On this day in 1945, a coalition of American and German soldiers work to save the famous white Lipizzaner horses from an advancing Russian army.
World War II was not yet over, but the mission united the two sides, if only for the moment.
“The 2nd U.S. Cavalry put a hold on the war for two days,” one American soldier later said, “while we extracted a sliver of culture for the rest of the world.”
None of it would have happened but for Luftwaffe Colonel Walter Holters. The desperate German officer came to 2nd Cavalry headquarters in southeastern Germany, near Czechoslovakia. He waved a white flag, but his was no ordinary surrender: Instead, Holters demanded to speak to the American officer in charge.
That man was Colonel Charles “Hank” Reed, and he was stunned by Holters’s story: The Germans were holding hundreds of purebred horses at a stud in Hostau, just inside Czech territory. Among these horses were all the brood mares for the prized Lipizzaner show horses.
These horses were normally housed at the Spanish Riding School in Vienna, but the German high command had different plans: It intended to use the Lipizzaner mares as the base for a new warhorse. They were breeding (essentially) an Aryan horse.
But now the Germans were going down in defeat, and the Russian army was advancing. The Red Army had already shot Lipizzaners at the Royal Hungarian Riding School. They’d turned those priceless horses into steak. Holters feared his horses could be next. Would Reed help?
The two worked out a deal: Holters would surrender information he possessed, and Reed would try to get the horses out. Importantly, Allied POWs were also at the stud, so both could be rescued simultaneously.
The plan received an unofficial blessing from General George Patton: “Get them. Make it fast.”
“Fast” would prove difficult. Others at the stud didn’t realize that Holters had gone for help. Emissaries went back and forth, but, in the end, a plan was made. Americans would fight their way into Czechoslovakia. The Germans at the stud would surrender as soon as Americans arrived.
Unfortunately, no one could control the more political arm of the German army, the Waffen-SS. In other words, no guarantees could be made about the trip to the stud. Americans would have to get there on their own.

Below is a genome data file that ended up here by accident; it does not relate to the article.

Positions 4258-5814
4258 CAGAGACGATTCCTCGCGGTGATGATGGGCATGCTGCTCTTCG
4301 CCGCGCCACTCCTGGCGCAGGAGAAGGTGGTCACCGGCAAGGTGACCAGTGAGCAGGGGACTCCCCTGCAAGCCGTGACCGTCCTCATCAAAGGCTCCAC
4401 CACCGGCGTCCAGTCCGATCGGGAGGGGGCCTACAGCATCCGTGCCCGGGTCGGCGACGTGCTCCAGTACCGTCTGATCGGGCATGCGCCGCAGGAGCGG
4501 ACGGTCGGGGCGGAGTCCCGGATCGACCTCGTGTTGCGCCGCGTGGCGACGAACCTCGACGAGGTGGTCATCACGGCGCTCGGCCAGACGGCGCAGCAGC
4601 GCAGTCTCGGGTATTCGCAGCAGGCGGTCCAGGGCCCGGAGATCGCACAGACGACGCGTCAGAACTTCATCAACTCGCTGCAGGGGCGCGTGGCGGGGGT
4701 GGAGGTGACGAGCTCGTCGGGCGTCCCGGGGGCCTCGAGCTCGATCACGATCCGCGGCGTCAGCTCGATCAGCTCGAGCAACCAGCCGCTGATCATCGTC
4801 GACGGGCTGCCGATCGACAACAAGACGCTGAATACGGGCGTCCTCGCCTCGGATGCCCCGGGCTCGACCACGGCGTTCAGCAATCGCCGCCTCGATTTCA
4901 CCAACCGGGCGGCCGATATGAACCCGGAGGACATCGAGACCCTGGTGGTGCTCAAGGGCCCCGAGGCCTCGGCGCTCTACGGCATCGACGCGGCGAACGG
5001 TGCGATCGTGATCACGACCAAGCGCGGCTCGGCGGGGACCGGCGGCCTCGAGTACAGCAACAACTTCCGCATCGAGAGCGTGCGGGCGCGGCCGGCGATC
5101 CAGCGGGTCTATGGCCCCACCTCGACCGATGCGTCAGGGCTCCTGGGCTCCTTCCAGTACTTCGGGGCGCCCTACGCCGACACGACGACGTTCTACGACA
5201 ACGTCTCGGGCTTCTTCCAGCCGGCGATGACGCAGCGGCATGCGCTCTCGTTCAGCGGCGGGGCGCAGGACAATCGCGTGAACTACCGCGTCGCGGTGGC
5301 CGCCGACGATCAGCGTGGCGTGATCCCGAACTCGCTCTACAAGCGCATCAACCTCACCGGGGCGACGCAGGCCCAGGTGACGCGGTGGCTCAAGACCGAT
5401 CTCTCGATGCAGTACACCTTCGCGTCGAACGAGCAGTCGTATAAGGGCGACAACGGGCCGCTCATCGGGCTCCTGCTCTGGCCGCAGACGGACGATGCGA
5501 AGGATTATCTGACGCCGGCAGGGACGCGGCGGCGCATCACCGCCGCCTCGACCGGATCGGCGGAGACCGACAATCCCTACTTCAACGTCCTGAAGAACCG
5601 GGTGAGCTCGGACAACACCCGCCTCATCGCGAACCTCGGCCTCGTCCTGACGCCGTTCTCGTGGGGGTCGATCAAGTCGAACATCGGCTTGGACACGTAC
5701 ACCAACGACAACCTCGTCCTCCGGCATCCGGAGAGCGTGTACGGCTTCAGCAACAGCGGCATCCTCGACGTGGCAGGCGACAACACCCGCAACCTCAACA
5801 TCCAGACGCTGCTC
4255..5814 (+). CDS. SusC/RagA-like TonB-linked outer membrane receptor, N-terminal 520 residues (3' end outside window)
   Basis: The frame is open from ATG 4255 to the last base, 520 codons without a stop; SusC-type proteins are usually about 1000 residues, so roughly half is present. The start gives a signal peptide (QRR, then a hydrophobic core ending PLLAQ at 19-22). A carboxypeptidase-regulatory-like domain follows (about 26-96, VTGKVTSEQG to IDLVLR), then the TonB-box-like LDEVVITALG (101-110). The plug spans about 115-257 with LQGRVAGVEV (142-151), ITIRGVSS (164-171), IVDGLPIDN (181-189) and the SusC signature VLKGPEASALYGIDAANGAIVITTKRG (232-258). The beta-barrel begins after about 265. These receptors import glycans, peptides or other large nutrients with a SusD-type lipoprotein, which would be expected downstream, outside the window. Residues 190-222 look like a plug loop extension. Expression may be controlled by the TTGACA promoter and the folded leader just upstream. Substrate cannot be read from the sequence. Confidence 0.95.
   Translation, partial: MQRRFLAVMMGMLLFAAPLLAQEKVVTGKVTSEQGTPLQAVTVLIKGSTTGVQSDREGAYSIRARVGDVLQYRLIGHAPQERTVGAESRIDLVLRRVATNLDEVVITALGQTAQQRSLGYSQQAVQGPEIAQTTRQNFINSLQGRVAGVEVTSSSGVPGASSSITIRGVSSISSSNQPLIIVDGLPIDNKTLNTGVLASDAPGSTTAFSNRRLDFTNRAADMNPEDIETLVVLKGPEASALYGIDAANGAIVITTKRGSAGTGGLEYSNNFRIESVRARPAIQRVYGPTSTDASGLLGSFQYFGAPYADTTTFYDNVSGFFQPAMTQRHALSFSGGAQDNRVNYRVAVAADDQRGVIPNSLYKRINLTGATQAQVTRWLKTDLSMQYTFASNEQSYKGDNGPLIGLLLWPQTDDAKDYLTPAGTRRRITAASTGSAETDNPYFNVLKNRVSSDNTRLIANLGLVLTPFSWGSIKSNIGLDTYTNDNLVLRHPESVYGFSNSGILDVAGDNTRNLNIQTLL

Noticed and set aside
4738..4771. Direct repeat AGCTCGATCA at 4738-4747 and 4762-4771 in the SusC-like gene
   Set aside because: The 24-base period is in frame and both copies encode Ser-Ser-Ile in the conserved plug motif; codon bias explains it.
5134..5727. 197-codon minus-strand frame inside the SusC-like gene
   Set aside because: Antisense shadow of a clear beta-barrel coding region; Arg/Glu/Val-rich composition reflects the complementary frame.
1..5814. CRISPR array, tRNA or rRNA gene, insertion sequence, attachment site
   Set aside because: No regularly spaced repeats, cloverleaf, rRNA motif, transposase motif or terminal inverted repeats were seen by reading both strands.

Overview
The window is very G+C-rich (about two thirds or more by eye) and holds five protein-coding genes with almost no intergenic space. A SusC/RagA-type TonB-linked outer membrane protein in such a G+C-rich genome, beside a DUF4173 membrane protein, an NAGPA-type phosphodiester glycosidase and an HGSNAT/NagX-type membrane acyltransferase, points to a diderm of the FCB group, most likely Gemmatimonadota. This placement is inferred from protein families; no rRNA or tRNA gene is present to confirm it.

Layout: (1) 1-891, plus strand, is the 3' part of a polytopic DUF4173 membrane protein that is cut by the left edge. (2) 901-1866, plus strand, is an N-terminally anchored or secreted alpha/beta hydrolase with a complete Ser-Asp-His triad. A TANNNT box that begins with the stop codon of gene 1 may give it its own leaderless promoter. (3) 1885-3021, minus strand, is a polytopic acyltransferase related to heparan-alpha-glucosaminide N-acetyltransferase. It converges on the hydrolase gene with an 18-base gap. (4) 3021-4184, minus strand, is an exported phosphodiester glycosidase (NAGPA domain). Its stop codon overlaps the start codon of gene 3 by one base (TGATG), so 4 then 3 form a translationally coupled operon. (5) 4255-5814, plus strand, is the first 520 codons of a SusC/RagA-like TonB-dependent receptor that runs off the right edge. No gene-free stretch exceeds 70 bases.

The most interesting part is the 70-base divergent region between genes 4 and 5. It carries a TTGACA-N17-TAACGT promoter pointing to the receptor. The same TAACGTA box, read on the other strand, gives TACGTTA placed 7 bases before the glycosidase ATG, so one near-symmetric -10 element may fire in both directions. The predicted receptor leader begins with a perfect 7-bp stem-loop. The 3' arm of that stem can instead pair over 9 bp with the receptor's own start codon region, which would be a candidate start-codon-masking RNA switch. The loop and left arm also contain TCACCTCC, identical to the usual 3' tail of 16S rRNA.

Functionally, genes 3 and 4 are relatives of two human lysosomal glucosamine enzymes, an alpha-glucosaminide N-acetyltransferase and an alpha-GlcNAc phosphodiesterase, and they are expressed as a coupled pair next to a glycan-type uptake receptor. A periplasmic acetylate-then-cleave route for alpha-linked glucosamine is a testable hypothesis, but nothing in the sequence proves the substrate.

The operation began on April 28 with an artillery barrage that blasted a hole in the German forward defenses. Just over 300 men went in with light tanks and armored cars. They fought their way through, village by village, until they came to the stud farm. There, those German officers surrendered, just as promised.
They did it in style, marching down the street, holding a white bed sheet between them.
But the hard part was yet to come. “They were eighteen miles behind German lines,” historian Mark Felton describes, “a tiny American island in a sea of German troops, connected to the Allied lines by a single long and thin umbilical road that for long stretches was barely protected.”
Complicating matters still more, it was foaling season. Transports had to be contrived for pregnant mares and foals. Worse, the Waffen-SS attacked and had to be fought off.
Indeed, logistical challenges kept delaying efforts to leave—at least until a Russian advance guard showed up on May 14. The window to escape was closing. The time to leave was NOW.
Horses, vehicles, and cavalry all left together. The convoy stretched for miles, and it took two days to make the trip—but they finally crossed into Germany.
Not only Lipizzaners, but also POWs and local refugees, had been saved.
“We were so tired of death and destruction,” Reed concluded, “we wanted to do something beautiful.”
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Molly Bompane, Army Europe, Czech Republic celebrates 70th anniversary of Operation Cowboy (May 27, 2015)
Rebecca Hoback, Powder Hour: Operation Cowboy (Buffalo Bill Center of the West; August 4, 2016)
Staff Sgt. Jennifer Bunn, 2CR, Czech Republic remember Operation Cowboy (May 2, 2016)
Susan Davis, Operation Cowboy: In 1945 A Group of U.S. Soldiers Liberated 375 Lipizzans from Nazi Captivity (Sports Illustrated; Oct. 16, 1995)